The generation of all recombinant tick proteins is reported as part of WP2 (and to avoid overlap and repetition not described in subtask 3.1.1). As part of subtask 3.1.2 we initially investigated whether we could induce tick immunity in mice. We proved to be unsuccessful, even with established strong candidate antigens. Alternative vaccine delivery strategies, such as DNA tattoo vaccination, were also not successful. We therefore switched to vaccination experiments in rabbits. Using antigens identified by the YSD, we vaccinated rabbits with 3 different cocktails of 2-3 tick salivary gland proteins, and 2 single antigens. Vaccination resulted in high antibody titers against all antigens. However, no significant reduction on tick feeding parameters (feeding time, engorgement weights and egg mass) for I. ricinus nymphs and adult females could be observed. In contrast, we showed that, when rabbits are exposed to adult I. ricinus for multiple times, this lead to drastically impaired tick feeding in subsequent challenges. Regardless, the sera from the cocktail vaccinations with the recombinant proteins were selected for passive transfer experiments to mice experimentally challenged with B. afzelii-infected ticks to assess their effect on Borrelia transmission in WP4. Besides the fact that mice represent an excellent model to study Borrelia transmission and infectivity, blocking this process with is different from trying to mimic tick immunity. Indeed, it is well known that cellular immune effectors play an important role in tick rejection and the subsequent tick immunity. However, from previous studies it appears that tick-directed immune responses preventing Borrelia transmission are largely antibody mediated. Indeed, antibodies against specific TSGPs could for instance neutralize the advantageous functions certain TSGPs have on Borrelia transmission and infectivity.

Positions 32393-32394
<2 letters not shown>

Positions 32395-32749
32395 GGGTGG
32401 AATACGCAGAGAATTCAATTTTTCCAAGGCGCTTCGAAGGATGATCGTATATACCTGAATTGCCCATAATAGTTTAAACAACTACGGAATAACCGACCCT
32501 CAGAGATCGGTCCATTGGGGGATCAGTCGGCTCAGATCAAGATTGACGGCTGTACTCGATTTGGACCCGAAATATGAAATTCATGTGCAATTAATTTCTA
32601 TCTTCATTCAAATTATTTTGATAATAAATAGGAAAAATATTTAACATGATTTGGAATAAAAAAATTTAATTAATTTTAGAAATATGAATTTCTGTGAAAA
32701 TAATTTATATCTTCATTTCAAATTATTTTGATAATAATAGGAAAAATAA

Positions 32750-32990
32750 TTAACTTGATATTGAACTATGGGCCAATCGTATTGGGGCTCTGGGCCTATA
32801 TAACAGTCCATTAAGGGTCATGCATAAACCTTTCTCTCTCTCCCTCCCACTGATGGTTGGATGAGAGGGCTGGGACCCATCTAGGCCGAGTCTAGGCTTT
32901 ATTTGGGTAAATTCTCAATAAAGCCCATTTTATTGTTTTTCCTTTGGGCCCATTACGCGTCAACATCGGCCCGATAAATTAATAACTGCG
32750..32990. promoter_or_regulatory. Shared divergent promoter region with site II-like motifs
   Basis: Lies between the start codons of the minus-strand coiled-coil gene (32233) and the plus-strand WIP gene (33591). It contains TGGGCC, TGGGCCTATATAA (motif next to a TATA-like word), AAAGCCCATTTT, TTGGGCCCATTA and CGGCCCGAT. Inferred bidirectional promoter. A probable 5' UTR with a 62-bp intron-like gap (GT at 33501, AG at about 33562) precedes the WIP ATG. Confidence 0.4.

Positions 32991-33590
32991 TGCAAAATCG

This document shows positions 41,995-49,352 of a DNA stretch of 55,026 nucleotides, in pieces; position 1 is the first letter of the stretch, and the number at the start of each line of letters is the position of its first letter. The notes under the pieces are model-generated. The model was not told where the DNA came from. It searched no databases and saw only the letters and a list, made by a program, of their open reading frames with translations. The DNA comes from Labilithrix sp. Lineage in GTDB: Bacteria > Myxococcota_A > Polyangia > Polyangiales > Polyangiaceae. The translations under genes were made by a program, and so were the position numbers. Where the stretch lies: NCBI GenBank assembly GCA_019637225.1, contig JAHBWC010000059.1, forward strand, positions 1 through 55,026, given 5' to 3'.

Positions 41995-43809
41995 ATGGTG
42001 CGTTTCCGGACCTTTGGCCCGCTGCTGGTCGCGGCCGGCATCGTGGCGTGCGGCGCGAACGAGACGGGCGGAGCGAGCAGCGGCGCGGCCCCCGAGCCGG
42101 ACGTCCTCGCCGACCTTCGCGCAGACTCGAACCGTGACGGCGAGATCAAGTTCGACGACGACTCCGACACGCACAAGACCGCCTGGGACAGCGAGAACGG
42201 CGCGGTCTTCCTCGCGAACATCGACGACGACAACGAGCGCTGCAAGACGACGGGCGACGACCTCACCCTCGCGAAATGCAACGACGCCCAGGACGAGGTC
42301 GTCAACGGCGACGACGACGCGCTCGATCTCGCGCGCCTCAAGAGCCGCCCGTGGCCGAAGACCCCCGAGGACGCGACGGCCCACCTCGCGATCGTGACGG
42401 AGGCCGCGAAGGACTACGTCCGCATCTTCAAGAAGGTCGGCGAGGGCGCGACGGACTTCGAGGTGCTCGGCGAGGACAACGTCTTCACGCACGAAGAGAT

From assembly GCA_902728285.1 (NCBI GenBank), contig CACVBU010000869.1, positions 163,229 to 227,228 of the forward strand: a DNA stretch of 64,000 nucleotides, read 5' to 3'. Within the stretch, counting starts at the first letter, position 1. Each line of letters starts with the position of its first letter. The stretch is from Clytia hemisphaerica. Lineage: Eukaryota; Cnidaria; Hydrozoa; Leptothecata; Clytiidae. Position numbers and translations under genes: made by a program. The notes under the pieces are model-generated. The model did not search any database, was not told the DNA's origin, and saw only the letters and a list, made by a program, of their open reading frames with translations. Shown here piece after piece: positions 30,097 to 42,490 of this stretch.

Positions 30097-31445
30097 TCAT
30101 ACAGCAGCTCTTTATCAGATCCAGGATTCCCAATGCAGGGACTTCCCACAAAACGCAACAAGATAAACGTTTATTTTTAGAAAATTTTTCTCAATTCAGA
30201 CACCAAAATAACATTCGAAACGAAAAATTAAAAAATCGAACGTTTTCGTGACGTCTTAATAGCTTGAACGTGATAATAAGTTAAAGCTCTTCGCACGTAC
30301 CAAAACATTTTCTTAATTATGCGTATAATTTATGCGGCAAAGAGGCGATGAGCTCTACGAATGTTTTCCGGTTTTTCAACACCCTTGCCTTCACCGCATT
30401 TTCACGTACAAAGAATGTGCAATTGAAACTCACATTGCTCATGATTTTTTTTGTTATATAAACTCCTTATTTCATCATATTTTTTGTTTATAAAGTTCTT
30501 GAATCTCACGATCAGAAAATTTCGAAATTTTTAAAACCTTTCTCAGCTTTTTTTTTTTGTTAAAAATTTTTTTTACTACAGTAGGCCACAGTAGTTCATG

Objective/task 3.2 Cellular and humoral anti-tick immune responses against TSGPs
As part of subtask 3.2.1 and 3.2.2 we investigated antibody responses to tick salivary gland proteins.
Antibody subclasses are widely divergent among different animal species. Thus, while rabbits only contain one IgG type, humans contain four IgG subclasses (IgG1, IgG2, IgG3, IgG4) as do mice, albeit not coinciding in functionality. In contrast, bovines have only two subclasses of IgG (IgG1 and IgG2). Each antibody subclass is associated with differential functionalities, including the initiation of the complement cascade or the cellular activation through their interaction with Fc receptors. In the case of anti-tick vaccines, a predominant IgG1 response has been associated with better levels of protection using the commercial Bm86-based vaccines against Rhipicephalus (Boophilus) microplus. We performed ELISA using sera from cows vaccinated as part of this work package. In midgut extract vaccinated cows – which showed the strongest anti-tick responses (see below) – we showed a predominant IgG1, but also a robust IgG2 response. Interestingly, also in Fraction (F)1 vaccinated cows (see below), which showed protective effects against I. ricinus ticks too, we showed the same mixed response. Our results suggest that, in this model, although a predominant IgG1 response may be required, the presence of IgG2 antibodies specific for the protective antigens also appeared to be important for acquired resistance to ticks. Therefore, the generation of the proper balance between isotypes with differential functions may be required in order to generate a full, and protective response. This should be considered in future vaccination experiments.